So, let’s say you pay $2000 in cash for the Earnest Money needed for your new home in Clayton, NC. How is that going to play with the Underwriter?
Well, this is going to make The Underwriter’s red flag pop-up (and their red pen with LOTS Of conditions will fly out) on this. We must verify that your Earnest Money is NOT tied to new/more debt, such as a loan or credit card advance. They’ll also want to know if the money is considered a gift. Point being – it had to come from somewhere. Maybe you:
- Sold your Bass Boat (had a client that did this)
- Sold your Airplane (had this too)
- Sold the Silverware your Grandmother left you (client did this)
- Had a Yard Sale – $2000 at a yard sale is a BIG yard sale!
Point being, any of those items will show a paper trail. We can show you owned the boat, silverware, etc. and a receipt where you sold it. We will need to establish the VALUE of that item, and that you didn’t sell a $20 Comic Book to your Friend for $2000 – and you will really owe him money back. (I’m hoping I’m making sense, we have to OVER document that it’s not a debt…) Let’s just speculate for a minute that maybe you worked on the side as a Painter, and people just happen to pay you for those services. Well, if you don’t report it on your tax returns, we can not use the money as income to qualify you. If you don’t put it in the bank, so there’s no “history” of you having it – it’s going to be very difficult for us to use that money as a down payment.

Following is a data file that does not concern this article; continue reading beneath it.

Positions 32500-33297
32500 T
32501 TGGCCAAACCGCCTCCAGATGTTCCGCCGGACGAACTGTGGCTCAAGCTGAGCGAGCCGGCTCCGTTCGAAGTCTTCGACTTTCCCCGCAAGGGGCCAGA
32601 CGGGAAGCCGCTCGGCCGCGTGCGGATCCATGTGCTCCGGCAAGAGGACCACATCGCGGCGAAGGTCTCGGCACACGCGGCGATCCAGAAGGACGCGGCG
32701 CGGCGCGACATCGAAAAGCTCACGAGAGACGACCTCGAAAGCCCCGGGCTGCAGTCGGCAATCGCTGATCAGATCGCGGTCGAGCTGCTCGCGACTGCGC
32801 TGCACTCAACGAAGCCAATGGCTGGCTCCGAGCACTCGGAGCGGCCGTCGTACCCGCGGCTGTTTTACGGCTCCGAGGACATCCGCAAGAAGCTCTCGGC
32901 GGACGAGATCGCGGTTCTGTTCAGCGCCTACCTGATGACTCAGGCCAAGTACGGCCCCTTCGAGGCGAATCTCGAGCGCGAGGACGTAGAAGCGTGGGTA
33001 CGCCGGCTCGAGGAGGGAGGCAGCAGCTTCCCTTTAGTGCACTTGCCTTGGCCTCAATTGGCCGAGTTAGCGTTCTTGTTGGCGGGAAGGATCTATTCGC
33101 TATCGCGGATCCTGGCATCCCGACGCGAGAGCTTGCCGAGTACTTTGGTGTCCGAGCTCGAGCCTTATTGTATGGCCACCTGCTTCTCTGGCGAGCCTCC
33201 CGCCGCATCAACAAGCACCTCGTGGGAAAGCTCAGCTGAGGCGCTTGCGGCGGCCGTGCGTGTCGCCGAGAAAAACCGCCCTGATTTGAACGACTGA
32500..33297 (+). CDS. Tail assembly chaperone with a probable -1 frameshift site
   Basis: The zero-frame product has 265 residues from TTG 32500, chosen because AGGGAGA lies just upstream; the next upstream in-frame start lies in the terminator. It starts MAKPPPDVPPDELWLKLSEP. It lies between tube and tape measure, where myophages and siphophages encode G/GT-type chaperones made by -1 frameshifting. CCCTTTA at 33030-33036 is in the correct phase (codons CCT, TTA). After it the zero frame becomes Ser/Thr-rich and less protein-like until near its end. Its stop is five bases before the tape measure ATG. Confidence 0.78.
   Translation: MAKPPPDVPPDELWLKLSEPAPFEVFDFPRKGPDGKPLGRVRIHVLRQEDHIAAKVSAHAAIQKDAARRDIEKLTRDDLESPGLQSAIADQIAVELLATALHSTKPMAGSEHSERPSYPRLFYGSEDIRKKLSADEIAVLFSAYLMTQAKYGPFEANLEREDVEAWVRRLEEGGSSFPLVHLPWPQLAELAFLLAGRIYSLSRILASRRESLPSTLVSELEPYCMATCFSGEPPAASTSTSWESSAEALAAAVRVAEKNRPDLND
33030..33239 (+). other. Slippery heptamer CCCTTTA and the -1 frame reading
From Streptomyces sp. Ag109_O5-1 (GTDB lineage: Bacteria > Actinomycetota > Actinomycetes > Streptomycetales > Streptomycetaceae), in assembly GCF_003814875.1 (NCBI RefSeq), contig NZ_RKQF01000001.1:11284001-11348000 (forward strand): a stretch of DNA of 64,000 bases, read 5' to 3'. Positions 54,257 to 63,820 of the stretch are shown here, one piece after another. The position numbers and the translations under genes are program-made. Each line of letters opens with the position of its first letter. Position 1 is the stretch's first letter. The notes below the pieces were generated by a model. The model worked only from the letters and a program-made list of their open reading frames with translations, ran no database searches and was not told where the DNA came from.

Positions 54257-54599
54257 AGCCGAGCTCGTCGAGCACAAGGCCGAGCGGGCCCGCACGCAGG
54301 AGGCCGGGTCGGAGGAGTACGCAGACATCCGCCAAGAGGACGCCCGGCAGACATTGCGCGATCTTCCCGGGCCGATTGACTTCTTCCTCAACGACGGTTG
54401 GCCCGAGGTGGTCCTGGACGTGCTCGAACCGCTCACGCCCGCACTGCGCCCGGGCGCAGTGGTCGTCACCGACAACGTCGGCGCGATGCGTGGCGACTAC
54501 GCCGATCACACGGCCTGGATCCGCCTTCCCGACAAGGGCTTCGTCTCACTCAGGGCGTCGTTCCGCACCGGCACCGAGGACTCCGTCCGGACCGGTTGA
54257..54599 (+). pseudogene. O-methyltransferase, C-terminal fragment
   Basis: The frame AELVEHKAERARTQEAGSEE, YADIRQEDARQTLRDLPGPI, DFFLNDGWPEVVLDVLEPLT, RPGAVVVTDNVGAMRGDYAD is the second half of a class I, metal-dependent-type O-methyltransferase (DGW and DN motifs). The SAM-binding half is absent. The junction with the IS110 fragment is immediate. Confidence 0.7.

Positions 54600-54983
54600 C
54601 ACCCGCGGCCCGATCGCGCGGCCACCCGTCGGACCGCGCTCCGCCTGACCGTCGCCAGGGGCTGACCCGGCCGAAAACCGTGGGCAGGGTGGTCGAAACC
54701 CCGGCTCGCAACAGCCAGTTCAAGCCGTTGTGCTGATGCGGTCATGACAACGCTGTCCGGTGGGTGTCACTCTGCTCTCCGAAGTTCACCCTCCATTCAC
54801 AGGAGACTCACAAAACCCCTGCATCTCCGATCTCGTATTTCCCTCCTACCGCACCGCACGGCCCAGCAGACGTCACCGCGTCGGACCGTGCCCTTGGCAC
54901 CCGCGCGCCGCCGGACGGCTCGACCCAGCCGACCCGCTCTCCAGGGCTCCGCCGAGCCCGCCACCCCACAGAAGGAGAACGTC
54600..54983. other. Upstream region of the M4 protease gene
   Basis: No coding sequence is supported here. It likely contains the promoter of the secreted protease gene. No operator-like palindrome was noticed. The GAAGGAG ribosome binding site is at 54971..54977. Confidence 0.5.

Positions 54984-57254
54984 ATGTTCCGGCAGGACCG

“Earnest Money” is a Buyer’s “promise”/ or commitment to proceed with a Contract, once the Sellers have accepted your offer.
It’s also considered a part of your Down Payment, so it’s importance within your transaction can’t be underestimated. Any client offering cash as their Earnest Money will need to explain where that cash came from … and then provide documentation to prove it. Underwriter’s have to be able to document the file with a clear “paper trail” of where the money came from.
Want to avoid getting red flags from the Underwriter? Well, the easiest way to remember that when you give Earnest Money with the Contract negotiations, write a personal check or get a bank check from the account you plan on using for the remaining portion of the down payment you are going to need. The money needs to “season” in the account for at least 60 days – 90 days is BETTER. Remember, we don’t report your deposits, gifts, etc. to the IRS when you are getting a mortgage…
Now I know, USDA home loans in NC and VA Loans don’t require a Downpayment. With those loans, the additional money you give in Earnest Money will be used to cover your closing costs, or refunded to you if you “over pay.”
Let’s say you are “getting a gift.” Well, first off, if actually has to be documented too. So the money has to be documented as actually being in the “donors” account, and coming out and there’s a letter we need. We have to have the Paper trail. Bottom line? Should any of the money for Down Payment be a Gift, the Underwriter will again want to make sure that the money received is not tied to any expectations of repayment.
In addition to documenting the cash needed to close. You are going to need a history of good credit to buy a home. In general, we need a score of 640 for a Government Loan Approval, although, in a few cases, NC Affordable Housing Agency will grant loans to those with scores between 600 and 640.
If you have questions about documenting a large Cash Deposit for a Mortgage Loan in NC, and you are ready to buy a home, please call Steve and Eleanor Thorne, Mortgage Banker in Cary , 919-649-5058. Connect with us on Google +